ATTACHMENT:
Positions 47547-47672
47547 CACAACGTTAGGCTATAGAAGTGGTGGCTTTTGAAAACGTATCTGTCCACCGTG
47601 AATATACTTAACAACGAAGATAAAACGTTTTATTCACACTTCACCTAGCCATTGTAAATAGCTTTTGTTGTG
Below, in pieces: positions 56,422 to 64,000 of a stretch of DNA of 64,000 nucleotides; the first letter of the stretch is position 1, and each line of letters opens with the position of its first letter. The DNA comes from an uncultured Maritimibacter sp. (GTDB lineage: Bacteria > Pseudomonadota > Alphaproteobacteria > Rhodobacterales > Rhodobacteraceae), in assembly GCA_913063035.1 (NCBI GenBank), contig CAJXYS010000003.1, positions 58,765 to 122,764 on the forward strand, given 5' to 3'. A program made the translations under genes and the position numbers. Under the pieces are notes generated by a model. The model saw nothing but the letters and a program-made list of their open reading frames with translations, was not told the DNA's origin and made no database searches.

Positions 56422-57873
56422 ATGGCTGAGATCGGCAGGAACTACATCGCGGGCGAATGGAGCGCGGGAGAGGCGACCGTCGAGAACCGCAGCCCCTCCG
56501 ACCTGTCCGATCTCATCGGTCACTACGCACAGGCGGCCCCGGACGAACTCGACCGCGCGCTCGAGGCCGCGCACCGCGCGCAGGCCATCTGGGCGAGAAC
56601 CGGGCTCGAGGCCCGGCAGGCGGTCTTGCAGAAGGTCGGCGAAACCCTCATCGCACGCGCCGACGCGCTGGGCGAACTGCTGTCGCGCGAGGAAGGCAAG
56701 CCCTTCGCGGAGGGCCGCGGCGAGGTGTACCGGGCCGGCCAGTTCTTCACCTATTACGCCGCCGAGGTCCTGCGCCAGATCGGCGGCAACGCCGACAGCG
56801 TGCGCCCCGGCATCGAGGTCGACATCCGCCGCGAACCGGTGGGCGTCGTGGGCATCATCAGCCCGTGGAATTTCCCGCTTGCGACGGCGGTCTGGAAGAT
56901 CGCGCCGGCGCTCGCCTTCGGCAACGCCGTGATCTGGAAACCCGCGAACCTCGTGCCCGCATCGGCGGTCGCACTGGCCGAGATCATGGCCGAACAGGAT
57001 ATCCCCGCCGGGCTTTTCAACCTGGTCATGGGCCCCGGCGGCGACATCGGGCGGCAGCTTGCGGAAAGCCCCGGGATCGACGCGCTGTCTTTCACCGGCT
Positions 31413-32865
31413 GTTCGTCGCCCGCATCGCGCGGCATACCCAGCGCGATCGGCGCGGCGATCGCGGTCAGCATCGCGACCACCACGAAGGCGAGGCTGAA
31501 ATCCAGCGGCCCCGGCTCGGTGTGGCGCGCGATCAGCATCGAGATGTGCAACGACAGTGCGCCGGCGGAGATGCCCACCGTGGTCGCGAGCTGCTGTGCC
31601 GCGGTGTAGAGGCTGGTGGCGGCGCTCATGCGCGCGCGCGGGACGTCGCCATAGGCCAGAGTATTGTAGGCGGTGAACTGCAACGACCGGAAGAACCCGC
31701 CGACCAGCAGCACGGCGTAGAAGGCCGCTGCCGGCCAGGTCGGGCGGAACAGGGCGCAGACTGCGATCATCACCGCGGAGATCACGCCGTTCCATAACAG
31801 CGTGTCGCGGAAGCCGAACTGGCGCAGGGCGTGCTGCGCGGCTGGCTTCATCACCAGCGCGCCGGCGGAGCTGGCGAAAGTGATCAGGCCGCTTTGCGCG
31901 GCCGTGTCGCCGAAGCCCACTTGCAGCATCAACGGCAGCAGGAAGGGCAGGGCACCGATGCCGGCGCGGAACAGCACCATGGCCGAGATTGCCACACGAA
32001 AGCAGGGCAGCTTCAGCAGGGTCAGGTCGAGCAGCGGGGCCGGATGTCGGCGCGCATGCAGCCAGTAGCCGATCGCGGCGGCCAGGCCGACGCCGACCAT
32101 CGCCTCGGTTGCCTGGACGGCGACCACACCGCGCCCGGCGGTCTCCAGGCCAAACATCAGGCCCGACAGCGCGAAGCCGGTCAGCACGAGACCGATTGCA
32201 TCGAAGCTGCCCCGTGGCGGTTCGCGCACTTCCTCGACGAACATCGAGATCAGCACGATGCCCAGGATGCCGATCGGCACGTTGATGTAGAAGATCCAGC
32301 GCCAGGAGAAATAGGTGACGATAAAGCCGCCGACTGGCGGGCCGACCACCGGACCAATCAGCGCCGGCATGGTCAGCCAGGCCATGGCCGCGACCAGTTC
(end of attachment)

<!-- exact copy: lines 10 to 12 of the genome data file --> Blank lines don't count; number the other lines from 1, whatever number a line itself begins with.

56801 TGCGCCCCGGCATCGAGGTCGACATCCGCCGCGAACCGGTGGGCGTCGTGGGCATCATCAGCCCGTGGAATTTCCCGCTTGCGACGGCGGTCTGGAAGAT
56901 CGCGCCGGCGCTCGCCTTCGGCAACGCCGTGATCTGGAAACCCGCGAACCTCGTGCCCGCATCGGCGGTCGCACTGGCCGAGATCATGGCCGAACAGGAT
57001 ATCCCCGCCGGGCTTTTCAACCTGGTCATGGGCCCCGGCGGCGACATCGGGCGGCAGCTTGCGGAAAGCCCCGGGATCGACGCGCTGTCTTTCACCGGCT